By Tom de Kay
Most of us have felt frustration and anxiety this summer, as the early success of the vaccine rollout gave way to widespread hesitancy and the rise of new variants.
When Ken Banta asked Kristi Sorbello Frank and Viq Pervaaz about leading through this period, they agreed: it’s crucial for bosses to address those feelings head on, both in their people and in themselves.
Ken spoke with Kristi, who’s VP for Procurement and Business Services at Novo Nordisk, and Viq, a partner at EY, in a Vanguard Dialogue about how the pandemic has reshaped workplace leadership. You can see highlights in the video below.
For Kristi, reaching out to employees on a personal level is at least as important now as it was at the start of the pandemic.
There was that period where — while it wasn’t great — we all understood and agreed we were remote, and that that meant some level of certainty for folks. Now we’re in this period of, “Are we coming back? I’m not sure, can I come back? Do I want to come back?” I am a big proponent of frequent touchpoints — skip levels, skip-skip levels — with my team, just to see how things are going. And I do get a sense of anxiety and concern, particularly from colleagues who have people at home who are at risk, either elderly or children who can’t be vaccinated.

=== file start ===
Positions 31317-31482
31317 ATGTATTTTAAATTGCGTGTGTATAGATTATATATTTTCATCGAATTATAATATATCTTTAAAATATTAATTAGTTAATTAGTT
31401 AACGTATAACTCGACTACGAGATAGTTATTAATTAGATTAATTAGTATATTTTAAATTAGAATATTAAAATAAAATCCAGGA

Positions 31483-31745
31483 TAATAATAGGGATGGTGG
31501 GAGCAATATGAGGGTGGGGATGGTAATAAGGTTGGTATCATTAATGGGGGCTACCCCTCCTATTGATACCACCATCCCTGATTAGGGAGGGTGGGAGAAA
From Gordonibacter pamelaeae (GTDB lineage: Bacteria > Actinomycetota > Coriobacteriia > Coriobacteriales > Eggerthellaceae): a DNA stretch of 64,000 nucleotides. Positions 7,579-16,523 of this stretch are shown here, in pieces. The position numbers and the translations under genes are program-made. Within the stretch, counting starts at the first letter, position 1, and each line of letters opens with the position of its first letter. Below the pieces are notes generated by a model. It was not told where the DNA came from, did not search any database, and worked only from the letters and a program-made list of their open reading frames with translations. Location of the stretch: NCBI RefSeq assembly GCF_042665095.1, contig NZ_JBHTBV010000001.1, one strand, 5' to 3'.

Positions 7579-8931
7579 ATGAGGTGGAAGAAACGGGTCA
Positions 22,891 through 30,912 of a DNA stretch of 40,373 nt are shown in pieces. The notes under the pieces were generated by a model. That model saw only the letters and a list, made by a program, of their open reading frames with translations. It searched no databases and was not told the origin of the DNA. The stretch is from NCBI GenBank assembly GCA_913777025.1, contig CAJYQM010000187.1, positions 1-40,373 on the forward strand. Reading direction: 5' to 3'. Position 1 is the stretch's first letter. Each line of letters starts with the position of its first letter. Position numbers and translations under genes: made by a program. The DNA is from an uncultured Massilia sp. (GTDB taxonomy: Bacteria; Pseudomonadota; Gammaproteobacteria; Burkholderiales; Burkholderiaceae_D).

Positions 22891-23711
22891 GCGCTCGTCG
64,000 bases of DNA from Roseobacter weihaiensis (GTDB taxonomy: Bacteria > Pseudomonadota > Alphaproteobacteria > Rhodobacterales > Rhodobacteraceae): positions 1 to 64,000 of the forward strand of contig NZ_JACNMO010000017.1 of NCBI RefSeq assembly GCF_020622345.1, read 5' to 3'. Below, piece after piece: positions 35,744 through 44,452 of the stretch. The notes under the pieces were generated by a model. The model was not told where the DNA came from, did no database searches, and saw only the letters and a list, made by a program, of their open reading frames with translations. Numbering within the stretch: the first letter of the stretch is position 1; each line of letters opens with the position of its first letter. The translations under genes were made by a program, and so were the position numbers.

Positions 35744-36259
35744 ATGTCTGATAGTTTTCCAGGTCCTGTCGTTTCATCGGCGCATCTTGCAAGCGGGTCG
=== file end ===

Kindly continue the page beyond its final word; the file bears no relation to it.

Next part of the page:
— Kristi Frank, VP for Procurement and Business Services, Novo Nordisk
Viq told Ken and Kristi that data show this kind of outreach has an “immense impact,” “far beyond” the effects of a spot award or other formal recognition. “There is a sense that ‘someone cares about me,’” he added. “The fact that people feel cared for in their personal lives and their professional lives is critical.”
Also crucial, Kristi said, is asking for “some grace” from employees, given that “we’ll probably make mistakes” in the effort to do right by everyone.
And Viq urged another kind of openness. At a crisis meeting early in the pandemic, he heard a senior leader say, “it’s just too much, I can’t handle this anymore,” which led to “a conversation around, ‘Okay, let’s realize that we’re also part of this.’” The lesson for him: “Leaders are not superheroes.”
I want to be clear: That doesn’t mean that we don’t lead. But [it does speak to] the manner in which we lead — through vulnerability, through empathy, through providing behaviors that can be emulated, through storytelling, through connecting with our people. Through doing what Kristi does, which is calling skip-skip levels and saying, “Hey, how are you, I don’t want to talk about work. I’m calling to find out how you are.” [Those], to me, are going to be the capabilities — outside of our foundational leadership capabilities that we all possess and excel at — we truly need to integrate as we move into this new era.
— Viq Pervaaz, Partner and Health Sciences Leader, EY
Ken Banta is founder and principal of The Vanguard Network, which convenes C-Suite discussions around high-performance leadership, and advises top executives on leadership.
Kristi Frank is VP for Procurement and Business Services at Novo Nordisk.
Viq Pervaaz is a Partner and Health Sciences Leader at EY.